Seismic tomography and mantle xenolith studies suggest that Archean cratons are underlain by thick lithospheric keels composed of relatively cold and refractory peridotite. Growth and stabilization of this thick lithosphere is generally coincident with growth of the overlying continental crust, based on whole rock Os model ages (Walker et al., 1989; Pearson et al., 1995) and Nd model ages for garnets included in diamond (Richardson et al., 1984). These observations have led to the perception that, once formed, Archean lithospheric mantle keels are long-lived features resistant to recycling or removal by later tectonic processes such as collision or rifting.
The Tanzanian craton in east Africa presents an excellent opportunity to investigate the effects of younger tectonic processes on Archean lithosphere. Here, the Archean (>2.9 Ga) Tanzanian craton has experienced pan-African collisional tectonics at its eastern margin and Tertiary to Recent rifting, as the east African rift propagates southward from Kenya. Heat flow within the craton is low (40 mW/m2; Nyblade et al., 1990), and the presence of diamond-bearing kimberlites (~50 Ma) are consistent with the presence of a thick mantle lithospheric keel. In contrast, a negative Bouger gravity anomaly of the Tanzanian craton, coupled with its high elevation, have been interpreted to suggest the lithosphere may be relatively thin, and eroded by the rifting (Ebinger et al., 1989).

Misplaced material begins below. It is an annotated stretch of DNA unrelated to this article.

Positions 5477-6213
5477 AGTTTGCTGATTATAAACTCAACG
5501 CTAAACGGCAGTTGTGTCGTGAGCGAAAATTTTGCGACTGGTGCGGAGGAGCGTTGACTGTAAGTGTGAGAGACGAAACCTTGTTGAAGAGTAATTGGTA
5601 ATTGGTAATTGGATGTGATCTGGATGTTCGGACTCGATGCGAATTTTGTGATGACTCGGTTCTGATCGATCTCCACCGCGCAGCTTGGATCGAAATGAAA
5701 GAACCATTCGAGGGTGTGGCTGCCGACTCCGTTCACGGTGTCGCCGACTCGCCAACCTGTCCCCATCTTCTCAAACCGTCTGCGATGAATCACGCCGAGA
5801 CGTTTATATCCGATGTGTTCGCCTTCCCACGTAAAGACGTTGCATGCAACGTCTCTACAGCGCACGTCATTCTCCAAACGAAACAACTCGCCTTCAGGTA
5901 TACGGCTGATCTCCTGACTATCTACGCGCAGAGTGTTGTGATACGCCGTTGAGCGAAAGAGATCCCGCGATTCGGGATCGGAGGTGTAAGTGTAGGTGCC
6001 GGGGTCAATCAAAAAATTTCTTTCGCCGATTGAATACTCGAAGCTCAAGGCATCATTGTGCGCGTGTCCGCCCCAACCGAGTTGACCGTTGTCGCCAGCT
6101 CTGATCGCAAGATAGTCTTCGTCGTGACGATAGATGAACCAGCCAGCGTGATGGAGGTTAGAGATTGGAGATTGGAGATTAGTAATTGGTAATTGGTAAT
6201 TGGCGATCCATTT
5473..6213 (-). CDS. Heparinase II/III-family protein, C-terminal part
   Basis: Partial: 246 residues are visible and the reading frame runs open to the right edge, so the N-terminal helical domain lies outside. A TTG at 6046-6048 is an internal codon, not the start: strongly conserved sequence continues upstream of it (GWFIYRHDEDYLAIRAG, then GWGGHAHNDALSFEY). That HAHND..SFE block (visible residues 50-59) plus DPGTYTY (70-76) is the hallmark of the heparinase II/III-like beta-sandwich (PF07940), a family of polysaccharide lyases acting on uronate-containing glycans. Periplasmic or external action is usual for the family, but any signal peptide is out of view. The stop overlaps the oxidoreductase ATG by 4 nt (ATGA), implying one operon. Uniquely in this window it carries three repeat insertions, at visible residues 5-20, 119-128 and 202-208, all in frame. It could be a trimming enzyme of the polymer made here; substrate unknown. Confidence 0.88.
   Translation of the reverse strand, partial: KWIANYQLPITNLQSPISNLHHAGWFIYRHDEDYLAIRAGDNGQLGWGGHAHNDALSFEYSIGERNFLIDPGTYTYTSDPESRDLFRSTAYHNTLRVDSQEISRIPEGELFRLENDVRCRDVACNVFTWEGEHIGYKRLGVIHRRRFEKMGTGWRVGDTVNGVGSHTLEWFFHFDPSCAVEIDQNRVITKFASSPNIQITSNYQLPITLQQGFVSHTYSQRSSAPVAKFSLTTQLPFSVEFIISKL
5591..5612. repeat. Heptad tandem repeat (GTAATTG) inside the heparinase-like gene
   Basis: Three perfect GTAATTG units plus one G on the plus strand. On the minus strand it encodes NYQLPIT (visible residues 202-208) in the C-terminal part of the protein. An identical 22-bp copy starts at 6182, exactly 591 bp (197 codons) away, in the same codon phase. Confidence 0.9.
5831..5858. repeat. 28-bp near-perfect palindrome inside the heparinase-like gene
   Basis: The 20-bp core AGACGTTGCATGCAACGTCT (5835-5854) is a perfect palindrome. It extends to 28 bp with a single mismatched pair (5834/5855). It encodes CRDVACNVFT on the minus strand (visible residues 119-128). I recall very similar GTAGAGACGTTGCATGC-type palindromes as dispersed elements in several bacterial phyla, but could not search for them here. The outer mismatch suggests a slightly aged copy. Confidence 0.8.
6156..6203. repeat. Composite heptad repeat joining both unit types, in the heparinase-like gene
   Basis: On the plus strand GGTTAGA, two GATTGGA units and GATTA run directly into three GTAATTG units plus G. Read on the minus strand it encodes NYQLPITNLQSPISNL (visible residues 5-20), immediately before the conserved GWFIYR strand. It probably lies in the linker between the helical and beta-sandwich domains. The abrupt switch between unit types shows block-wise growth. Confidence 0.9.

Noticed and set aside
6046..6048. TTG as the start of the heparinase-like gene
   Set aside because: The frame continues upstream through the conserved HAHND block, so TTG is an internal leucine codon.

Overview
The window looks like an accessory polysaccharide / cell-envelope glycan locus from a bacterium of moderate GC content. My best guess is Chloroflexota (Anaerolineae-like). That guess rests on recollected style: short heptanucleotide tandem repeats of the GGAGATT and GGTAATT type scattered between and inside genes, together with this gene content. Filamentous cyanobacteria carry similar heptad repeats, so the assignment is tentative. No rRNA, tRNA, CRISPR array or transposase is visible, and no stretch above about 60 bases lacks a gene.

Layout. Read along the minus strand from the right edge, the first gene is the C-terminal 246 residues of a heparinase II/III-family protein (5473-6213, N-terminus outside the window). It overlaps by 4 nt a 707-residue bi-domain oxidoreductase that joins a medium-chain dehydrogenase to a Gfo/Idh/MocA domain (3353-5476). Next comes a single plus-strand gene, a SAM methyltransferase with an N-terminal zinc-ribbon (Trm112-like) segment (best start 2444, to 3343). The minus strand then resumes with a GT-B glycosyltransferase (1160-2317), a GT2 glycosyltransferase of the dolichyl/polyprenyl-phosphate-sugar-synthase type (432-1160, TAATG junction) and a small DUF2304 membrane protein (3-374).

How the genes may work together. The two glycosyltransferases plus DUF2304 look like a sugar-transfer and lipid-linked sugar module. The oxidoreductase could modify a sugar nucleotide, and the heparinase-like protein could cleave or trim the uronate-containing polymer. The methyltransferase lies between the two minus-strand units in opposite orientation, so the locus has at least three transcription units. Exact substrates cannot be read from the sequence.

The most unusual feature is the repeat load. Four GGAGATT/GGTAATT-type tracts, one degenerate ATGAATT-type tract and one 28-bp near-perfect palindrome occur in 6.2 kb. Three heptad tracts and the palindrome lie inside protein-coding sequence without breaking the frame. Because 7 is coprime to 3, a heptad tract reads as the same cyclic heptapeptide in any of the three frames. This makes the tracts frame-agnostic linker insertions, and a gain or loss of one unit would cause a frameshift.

We are investigating lithospheric mantle history through the study of mantle xenoliths carried in Holocene rift volcanics. The Lashaine ankaramite occurs ~100 km to the east of the Archean craton within rift volcanics that erupt through pan African rocks of the Mozambique fold belt. Peridotites from here have major element characteristics similar to peridotites from the Kaapvaal craton: they show pressures and temperatures of equilibration that lie near a 44 mW/m2 geotherm, they are LREE enriched but refractory in terms of their major element compositions and they are enstatite-rich (Rudnick et al., 1994). A whole rock TRD age (assumes total Re depletion in the rock at the time of melt extraction, therefore these ages represent the minimum age of melt depletion) for one of the deepest, garnet-bearing lherzolites is 1.9 Ga, establishing that old lithospheric mantle is preserved beneath the rift to depths of ~140 km. Peridotites from the Labait cinder cone, which lies on the craton-fold belt boundary, are generally less refractory than those from Lashaine and plot near a higher geotherm of 55 mW/m2 (Dawson et al., 1996). The Labait sample studied here is a harzburgite with large primary chromites (Cr# = 75) and magnesian olivine (Fo92.5). The chromites are zoned with increasing Ti, Fe and Al and decreasing Cr toward the rims (which have Cr#'s between 62 and 68). Where enstatite occurs, it is surrounded by patchy, fluid-inclusion rich, low Al2O3 (0.8-1.0 wt.%) and Cr2O3 (0.3-0.5 wt.%) diopside, which is intergrown with small, euhedral aluminous spinels, sulfides and glass. These rims and patches are interpreted to have formed from a relatively recent metasomatic episode. TRD for the whole rock (~2 ppb Os) is 2.0±0.2 Ga, whereas that for a separate of primary chromite (59 ppb Os) is 2.7±0.2 Ga. The latter is considered a minimum age as the chromites contain presumably younger metasomatic rims. This rock formed 2.7 Ga ago, establishing that Archean-aged lithosphere underlies the craton boundary and was metasomatized recently (based on textures). These data also suggest that mantle metasomatism reduces TRD ages of xenoliths, either through addition of radiogenic Os (in the secondary sulfides?) or through addition of Re. However, bulk rock 187Re/188Os ratios remain low (e.g., ~0.015) and, assuming an age of 2.7 Ga, the measured 187Os/188Os is unsupported. Thus, if the difference between whole rock and chromite is due to Re addition during metasomatism, this Re has been recently lost from the sample.
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